Here’s How a Little Snack becomes a Calorie Bomb

Twix 4 to GoDoes the following ever happen to you?

You are buying something non food related, and at the check out counter you see a tasty snack that you just can’t resist? You rationalize that it’s only a tiny treat, you need a pick-me-up, and that it’s really just a 100 calorie sin out of 1600 healthy calories you are eating today.

Well that’s what happened to our friend Nena the other day. She eats healthy, cooks most meals, is only 5 pounds overweight, and usually stays away from junk food. Somehow she found herself holding her childhood favorite – Twix – which she proceeded to wolf down in a few minutes.

Nena knows Twix is not healthy by any long shot. But the packaging clearly says 110 calories, so she was not too concerned. it was only after she ate all 4 “fingers” that she realized the calorie information was PER SERVING, not per package.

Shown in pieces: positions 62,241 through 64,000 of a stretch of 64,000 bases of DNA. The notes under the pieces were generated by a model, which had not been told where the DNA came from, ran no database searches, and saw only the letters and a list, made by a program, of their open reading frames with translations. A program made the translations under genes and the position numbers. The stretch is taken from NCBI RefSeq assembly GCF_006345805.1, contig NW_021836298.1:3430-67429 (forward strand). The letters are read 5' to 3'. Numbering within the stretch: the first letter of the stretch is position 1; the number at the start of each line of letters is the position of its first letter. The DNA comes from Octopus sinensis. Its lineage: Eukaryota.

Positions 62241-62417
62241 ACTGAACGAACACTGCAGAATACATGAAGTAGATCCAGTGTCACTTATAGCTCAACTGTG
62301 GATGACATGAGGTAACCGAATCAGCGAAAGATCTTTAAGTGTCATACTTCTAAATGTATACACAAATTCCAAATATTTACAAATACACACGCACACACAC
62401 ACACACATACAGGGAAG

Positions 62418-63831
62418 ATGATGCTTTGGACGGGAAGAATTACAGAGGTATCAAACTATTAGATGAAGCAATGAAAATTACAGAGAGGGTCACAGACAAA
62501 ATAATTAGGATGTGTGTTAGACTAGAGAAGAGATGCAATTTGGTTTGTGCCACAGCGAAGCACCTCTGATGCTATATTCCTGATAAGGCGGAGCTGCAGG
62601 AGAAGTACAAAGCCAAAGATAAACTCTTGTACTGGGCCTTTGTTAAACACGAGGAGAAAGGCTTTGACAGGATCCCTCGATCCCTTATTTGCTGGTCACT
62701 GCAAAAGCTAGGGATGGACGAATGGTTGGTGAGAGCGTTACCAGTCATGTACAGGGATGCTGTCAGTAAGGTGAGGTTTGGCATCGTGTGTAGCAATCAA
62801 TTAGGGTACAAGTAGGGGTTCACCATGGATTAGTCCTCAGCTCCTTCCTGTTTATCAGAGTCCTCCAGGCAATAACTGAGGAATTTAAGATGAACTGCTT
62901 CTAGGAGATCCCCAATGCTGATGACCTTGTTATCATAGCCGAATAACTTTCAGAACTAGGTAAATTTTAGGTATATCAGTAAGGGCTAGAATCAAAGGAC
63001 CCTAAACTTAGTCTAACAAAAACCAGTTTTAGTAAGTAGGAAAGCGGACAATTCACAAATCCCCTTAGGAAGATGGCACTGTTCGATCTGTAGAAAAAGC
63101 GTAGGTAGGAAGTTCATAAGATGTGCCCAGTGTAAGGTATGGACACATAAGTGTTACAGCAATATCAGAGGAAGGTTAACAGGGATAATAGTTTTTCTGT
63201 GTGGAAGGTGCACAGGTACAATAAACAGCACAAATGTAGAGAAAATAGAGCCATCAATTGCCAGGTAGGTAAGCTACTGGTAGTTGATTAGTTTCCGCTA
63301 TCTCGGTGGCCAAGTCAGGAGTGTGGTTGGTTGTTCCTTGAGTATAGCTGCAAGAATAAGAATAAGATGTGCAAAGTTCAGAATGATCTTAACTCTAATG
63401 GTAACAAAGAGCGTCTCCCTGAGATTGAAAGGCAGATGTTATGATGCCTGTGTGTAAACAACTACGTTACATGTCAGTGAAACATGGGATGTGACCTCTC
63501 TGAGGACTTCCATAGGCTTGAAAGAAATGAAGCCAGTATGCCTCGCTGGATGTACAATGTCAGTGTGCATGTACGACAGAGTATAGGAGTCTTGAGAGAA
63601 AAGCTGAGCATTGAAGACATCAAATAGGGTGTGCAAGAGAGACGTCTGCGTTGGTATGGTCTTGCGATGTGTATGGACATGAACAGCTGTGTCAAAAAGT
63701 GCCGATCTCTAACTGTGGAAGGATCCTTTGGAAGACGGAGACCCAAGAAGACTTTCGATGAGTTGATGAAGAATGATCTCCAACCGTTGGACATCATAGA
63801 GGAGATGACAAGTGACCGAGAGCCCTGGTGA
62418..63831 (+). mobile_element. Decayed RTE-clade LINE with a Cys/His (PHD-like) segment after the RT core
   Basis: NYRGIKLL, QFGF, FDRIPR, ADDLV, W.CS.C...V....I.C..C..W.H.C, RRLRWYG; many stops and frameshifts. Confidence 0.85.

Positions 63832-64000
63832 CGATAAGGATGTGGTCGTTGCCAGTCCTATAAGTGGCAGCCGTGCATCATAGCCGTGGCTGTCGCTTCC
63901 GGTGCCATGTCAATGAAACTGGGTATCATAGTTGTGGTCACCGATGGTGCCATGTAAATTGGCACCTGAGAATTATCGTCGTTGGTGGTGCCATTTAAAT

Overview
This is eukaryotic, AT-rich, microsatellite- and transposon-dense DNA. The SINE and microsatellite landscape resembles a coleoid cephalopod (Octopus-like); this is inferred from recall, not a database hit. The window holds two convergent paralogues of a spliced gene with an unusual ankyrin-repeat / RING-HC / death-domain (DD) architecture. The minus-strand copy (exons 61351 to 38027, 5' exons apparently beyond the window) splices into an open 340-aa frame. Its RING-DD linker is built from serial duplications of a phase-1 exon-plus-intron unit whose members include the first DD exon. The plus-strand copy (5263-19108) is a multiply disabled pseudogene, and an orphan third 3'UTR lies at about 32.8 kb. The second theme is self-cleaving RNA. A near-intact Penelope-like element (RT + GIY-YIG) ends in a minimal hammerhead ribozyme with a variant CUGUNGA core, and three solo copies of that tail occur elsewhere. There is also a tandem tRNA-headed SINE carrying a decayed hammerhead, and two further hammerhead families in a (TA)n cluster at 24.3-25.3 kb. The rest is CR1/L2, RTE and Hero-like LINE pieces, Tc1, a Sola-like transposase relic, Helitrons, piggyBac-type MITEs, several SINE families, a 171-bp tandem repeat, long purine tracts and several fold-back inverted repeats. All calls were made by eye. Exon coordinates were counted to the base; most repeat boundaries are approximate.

Twix Portion DistortionReading the small print, Nena realized she had actually consumed 440 calories, which is over 25% of her daily calorie budget! This was an unintended snacking occasion come-calorie-bomb that was led on by very craftily (shall we say deceiving?) presentation of nutrition information to consumers.

The Twix package is single use, once you tear it, you need to eat everything in it. True, you can share with friends, or your kids, or save some for later in your purse (hoping the chocolate won’t melt all over your things). But most people will eat all 4 pieces as a single portion.

This is just one small example of how little tricks are played on us to get us to eat more crap.

How have you been duped recently?

Twix Fooducate Grade

  • Me

    It says 4 servings per pack right under the 110 calories and it isn’t in super small font. You don’t even need to turn it over to check – I can even see it in the non-zoomed photo.